By Sophie Oriani

At their June 7 work session, Laurel Mayor Craig Moe and city councilmembers heard an initial presentation on three potential options for a bikeway along Cherry Lane.

Tamara Good gave the presentation for KCI Technologies, which has been working alongside Laurel’s Department of Public Works to develop options.

The proposed bikeway will run along an approximately one-mile stretch of Cherry Lane, from Van Dusen Street to Route 1. It will connect existing bike routes together.

Cherry Lane is a 30 mph road with six lanes of traffic with dedicated turn lanes along most of the stretch under consideration, Good said. It has wide medians, sidewalks on both sides and no shoulders. Creating a safe path for bikers along this stretch has the potential to greatly increased the connectedness of the area, as the road passes Laurel High School, Laurel Lake  and the Laurel Town Center.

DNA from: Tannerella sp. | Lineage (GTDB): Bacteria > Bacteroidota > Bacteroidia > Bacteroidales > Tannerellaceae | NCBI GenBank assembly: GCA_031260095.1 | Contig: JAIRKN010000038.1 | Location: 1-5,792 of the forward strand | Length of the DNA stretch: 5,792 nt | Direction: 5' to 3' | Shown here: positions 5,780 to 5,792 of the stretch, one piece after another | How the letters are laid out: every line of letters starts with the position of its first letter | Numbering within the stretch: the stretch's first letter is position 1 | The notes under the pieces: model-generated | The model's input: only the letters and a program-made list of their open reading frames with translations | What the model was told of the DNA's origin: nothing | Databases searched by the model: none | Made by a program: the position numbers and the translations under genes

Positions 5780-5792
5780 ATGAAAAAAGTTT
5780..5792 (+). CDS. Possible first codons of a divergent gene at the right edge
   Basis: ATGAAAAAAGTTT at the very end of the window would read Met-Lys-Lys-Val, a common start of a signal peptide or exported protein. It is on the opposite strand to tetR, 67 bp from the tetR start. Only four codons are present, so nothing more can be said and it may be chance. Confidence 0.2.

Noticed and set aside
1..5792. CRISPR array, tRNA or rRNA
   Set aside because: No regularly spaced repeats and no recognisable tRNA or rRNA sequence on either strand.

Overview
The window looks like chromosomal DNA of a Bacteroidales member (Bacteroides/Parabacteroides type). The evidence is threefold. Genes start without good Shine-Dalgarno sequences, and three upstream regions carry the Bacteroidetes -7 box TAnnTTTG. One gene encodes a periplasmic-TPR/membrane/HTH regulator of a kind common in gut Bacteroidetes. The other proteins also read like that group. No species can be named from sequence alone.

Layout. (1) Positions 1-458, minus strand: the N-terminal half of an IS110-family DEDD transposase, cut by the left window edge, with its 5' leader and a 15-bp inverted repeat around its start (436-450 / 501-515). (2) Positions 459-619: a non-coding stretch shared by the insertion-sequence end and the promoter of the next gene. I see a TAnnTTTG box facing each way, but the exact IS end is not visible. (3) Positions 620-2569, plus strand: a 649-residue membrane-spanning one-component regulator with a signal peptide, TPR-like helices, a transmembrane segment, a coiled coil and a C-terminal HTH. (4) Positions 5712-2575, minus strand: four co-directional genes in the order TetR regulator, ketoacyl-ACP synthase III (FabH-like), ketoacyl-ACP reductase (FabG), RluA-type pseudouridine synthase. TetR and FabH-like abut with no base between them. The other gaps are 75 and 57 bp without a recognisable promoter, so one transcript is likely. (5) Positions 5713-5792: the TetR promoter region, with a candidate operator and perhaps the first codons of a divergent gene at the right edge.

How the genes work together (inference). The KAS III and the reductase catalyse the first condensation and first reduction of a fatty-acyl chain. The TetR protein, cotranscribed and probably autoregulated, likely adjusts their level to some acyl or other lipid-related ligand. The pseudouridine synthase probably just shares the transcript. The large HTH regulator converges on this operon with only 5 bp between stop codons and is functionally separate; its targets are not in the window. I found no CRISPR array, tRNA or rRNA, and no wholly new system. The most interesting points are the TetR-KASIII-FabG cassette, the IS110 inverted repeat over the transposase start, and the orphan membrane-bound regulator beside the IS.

The first alternative Good presented would restripe existing roads, converting the outer lane in each direction into a dedicated 6-foot bike lane with a 5-foot painted buffer between the bike lane and travel lanes for cars. In the stretches where there is only one through lane, that lane would be marked as a shared lane.

The second alternative would be very similar to the first, except that the 5-foot buffer zone between the bikes and car travel lanes would also have a physical divider for increased safety.

The third alternative, which Good noted would be the most complicated and expensive, calls for a 10-foot shared-use path for both cyclists and pedestrians in place of the sidewalk on the eastbound side of Cherry Lane. (For the stretch between Laurel Place and Route 1, the bikeway would consist of roadway striping.) Good noted that this option would impact currently existing utilities and trees the most.

No proposal would affect existing speed cameras.

The next steps will be to flesh out the three alternatives in greater detail, including cost estimates, and to seek public input on the different options.